Blessed To Do Research!

Blessed To Do ResearchNo matter what you know or think you know about a subject, there is always more to learn. One of the most embarrassing situations to have happened to you is being called out because what you thought was true was not. If there are differences of opinion in the area you are presenting, recognize the other side. You will come across more strongly if your audience knows you have taken the time to learn both sides of an issue. It is amazing but true, that once you write something most of your followers are going to believe you. You owe them accuracy.

What if you are writing your autobiography or maybe your family history. Who better to know the story than you? It’s true, but others may have a different perspective. Memories, even yours, can be faulty. Checking your facts can lead to the perfect tale. As an editor, I see all kinds of stories. I was editing a memoir and the author made a reference to an event that took place during World War II. The problem was that it never happened. It was related to a post-war event and that meant it had to be moved and rewritten. A little research on the author’s part would have solved that problem.

What if you are writing fiction? Surely doing research is not needed in this case. After all, you are making things up as you go along. The truth is that the details of fiction need to be as accurate as nonfiction. There is always an element truth in every story and those details need to be correct. For example, if you are writing about an ax-wielding maniac and you call his blade a rapier, there is a problem. Even when you invent your own universe, it has to be understood by earthlings. If you are going to have impossible things happening, you need to offer some explanation that will make sense.

I myself love to do research. I look at facts to build my stories and locations on. It gives your audience a starting reference and will make them feel comfortable with the subject matter.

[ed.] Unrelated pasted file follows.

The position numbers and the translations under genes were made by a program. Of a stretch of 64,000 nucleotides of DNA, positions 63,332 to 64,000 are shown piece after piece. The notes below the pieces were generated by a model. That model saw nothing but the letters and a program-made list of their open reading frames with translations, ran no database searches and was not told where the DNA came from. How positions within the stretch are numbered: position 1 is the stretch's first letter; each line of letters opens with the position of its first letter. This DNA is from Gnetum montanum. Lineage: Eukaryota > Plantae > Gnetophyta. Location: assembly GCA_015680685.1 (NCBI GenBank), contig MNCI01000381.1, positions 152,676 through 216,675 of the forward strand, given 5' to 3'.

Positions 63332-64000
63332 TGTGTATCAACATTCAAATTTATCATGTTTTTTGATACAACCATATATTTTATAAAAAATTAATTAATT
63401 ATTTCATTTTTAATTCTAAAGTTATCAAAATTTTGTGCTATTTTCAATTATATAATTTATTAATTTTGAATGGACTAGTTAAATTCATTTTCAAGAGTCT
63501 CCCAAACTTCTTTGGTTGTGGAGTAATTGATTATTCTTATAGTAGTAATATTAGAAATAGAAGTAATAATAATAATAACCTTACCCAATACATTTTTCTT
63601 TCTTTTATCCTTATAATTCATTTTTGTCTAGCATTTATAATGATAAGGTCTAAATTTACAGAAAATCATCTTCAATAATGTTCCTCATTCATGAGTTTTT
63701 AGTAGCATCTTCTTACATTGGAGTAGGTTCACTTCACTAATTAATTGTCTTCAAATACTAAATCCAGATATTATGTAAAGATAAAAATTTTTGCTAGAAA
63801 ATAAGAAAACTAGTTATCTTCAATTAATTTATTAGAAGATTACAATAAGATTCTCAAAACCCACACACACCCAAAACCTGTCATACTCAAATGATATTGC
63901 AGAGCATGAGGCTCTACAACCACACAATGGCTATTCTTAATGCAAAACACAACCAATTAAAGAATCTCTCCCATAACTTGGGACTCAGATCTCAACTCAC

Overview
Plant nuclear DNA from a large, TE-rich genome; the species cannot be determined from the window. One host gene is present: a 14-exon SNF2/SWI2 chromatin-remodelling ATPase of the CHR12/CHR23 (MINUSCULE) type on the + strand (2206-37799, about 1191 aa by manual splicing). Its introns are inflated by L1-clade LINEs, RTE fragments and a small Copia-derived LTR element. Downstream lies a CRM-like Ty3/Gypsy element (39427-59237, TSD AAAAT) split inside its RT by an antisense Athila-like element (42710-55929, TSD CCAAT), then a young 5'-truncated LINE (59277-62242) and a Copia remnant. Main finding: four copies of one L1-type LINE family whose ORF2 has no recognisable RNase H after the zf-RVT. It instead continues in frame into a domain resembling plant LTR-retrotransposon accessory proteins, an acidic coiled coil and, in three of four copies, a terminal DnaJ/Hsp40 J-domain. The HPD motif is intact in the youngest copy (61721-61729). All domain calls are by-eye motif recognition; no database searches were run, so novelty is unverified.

-Ron

This Week’s Podcast: On the show, we have more stories than you can shake a stick at! Sylvia Shults is back with her famous brand of ghost stories and we have one of the creepiest chupacabra tales I have ever heard. Also, I introduce a new member of Ron’s Amazing Stories family. You can listen to this podcast on Thursday at Ron’s Amazing Stories, download it from iTunes, stream it on Stitcher Radio or on the mobile version of Spotify. Do you prefer the radio? We are heard every Thursday at 10:00 pm and Sunday Night at 11:00 PM (EST) on AMFM247.COM. Check your local listing or find the station closest to you at this link

Ron’s Amazing Stories is produced and hosted by Ronald Hood:
Email: ronsamazingstories@gmail.com
Blog Page: https://ronsamazingstories.blog/
Facebook: https://www.facebook.com/ronsamazingstories/
Twitter: https://twitter.com/RASpodcast

Helpful Links:
Podcast Survey – Help the podcast by taking this survey. 
Story Submissions – Use this link to submit your stories to the show.
Podcast Archives – Looking for the first 100 episodes of the podcast?

That’s Crazy

That's Crazy!I don’t have much of a blog this week. It has been a crazy weekend. On Saturday morning at about 11 am I heard a heavy explosion in the backyard. It literally shook the entire house and sent a cold chill through my body. I thought a tree fell on us.  It was not a tree, but the concrete patio in the backyard was buckled and broken. I tried to reason why this happened and thought perhaps a water pipe burst. I checked and sure enough, the meter indicated a leak. The problem, however, is that no water lines run under the patio. So, in a nutshell, I have two issues probably not related. 

The podcast will roll out as normal, but the blog is skimpy.

-Ron